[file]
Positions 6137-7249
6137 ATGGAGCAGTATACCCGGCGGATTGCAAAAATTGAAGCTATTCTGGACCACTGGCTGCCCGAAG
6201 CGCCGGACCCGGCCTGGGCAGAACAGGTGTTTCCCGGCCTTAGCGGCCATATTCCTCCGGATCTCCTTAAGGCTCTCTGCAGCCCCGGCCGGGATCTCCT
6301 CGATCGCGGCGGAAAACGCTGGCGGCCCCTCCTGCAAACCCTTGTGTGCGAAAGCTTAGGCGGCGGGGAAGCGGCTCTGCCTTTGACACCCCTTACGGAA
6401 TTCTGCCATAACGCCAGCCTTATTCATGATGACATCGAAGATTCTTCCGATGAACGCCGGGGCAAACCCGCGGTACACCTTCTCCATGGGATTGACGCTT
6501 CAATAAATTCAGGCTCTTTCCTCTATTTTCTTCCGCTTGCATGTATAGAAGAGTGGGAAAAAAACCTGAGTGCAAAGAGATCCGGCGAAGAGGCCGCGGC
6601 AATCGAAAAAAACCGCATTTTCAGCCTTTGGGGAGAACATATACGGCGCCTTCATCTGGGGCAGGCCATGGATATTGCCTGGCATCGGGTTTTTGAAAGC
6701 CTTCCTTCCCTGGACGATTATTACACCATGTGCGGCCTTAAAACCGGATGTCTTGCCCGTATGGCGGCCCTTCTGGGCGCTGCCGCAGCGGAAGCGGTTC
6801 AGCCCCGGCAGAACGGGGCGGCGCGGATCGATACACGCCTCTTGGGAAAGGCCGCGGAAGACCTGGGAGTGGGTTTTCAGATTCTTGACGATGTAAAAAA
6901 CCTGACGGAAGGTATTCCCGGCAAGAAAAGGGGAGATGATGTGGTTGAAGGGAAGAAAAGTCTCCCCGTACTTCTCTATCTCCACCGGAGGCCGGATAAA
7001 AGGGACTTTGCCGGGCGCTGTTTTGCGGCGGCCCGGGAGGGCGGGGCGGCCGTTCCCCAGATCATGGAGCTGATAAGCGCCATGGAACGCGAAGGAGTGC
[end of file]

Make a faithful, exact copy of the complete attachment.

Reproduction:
Positions 6137-7249
6137 ATGGAGCAGTATACCCGGCGGATTGCAAAAATTGAAGCTATTCTGGACCACTGGCTGCCCGAAG
6201 CGCCGGACCCGGCCTGGGCAGAACAGGTGTTTCCCGGCCTTAGCGGCCATATTCCTCCGGATCTCCTTAAGGCTCTCTGCAGCCCCGGCCGGGATCTCCT
6301 CGATCGCGGCGGAAAACGCTGGCGGCCCCTCCTGCAAACCCTTGTGTGCGAAAGCTTAGGCGGCGGGGAAGCGGCTCTGCCTTTGACACCCCTTACGGAA
6401 TTCTGCCATAACGCCAGCCTTATTCATGATGACATCGAAGATTCTTCCGATGAACGCCGGGGCAAACCCGCGGTACACCTTCTCCATGGGATTGACGCTT
6501 CAATAAATTCAGGCTCTTTCCTCTATTTTCTTCCGCTTGCATGTATAGAAGAGTGGGAAAAAAACCTGAGTGCAAAGAGATCCGGCGAAGAGGCCGCGGC
6601 AATCGAAAAAAACCGCATTTTCAGCCTTTGGGGAGAACATATACGGCGCCTTCATCTGGGGCAGGCCATGGATATTGCCTGGCATCGGGTTTTTGAAAGC
6701 CTTCCTTCCCTGGACGATTATTACACCATGTGCGGCCTTAAAACCGGATGTCTTGCCCGTATGGCGGCCCTTCTGGGCGCTGCCGCAGCGGAAGCGGTTC
6801 AGCCCCGGCAGAACGGGGCGGCGCGGATCGATACACGCCTCTTGGGAAAGGCCGCGGAAGACCTGGGAGTGGGTTTTCAGATTCTTGACGATGTAAAAAA
6901 CCTGACGGAAGGTATTCCCGGCAAGAAAAGGGGAGATGATGTGGTTGAAGGGAAGAAAAGTCTCCCCGTACTTCTCTATCTCCACCGGAGGCCGGATAAA
7001 AGGGACTTTGCCGGGCGCTGTTTTGCGGCGGCCCGGGAGGGCGGGGCGGCCGTTCCCCAGATCATGGAGCTGATAAGCGCCATGGAACGCGAAGGAGTGC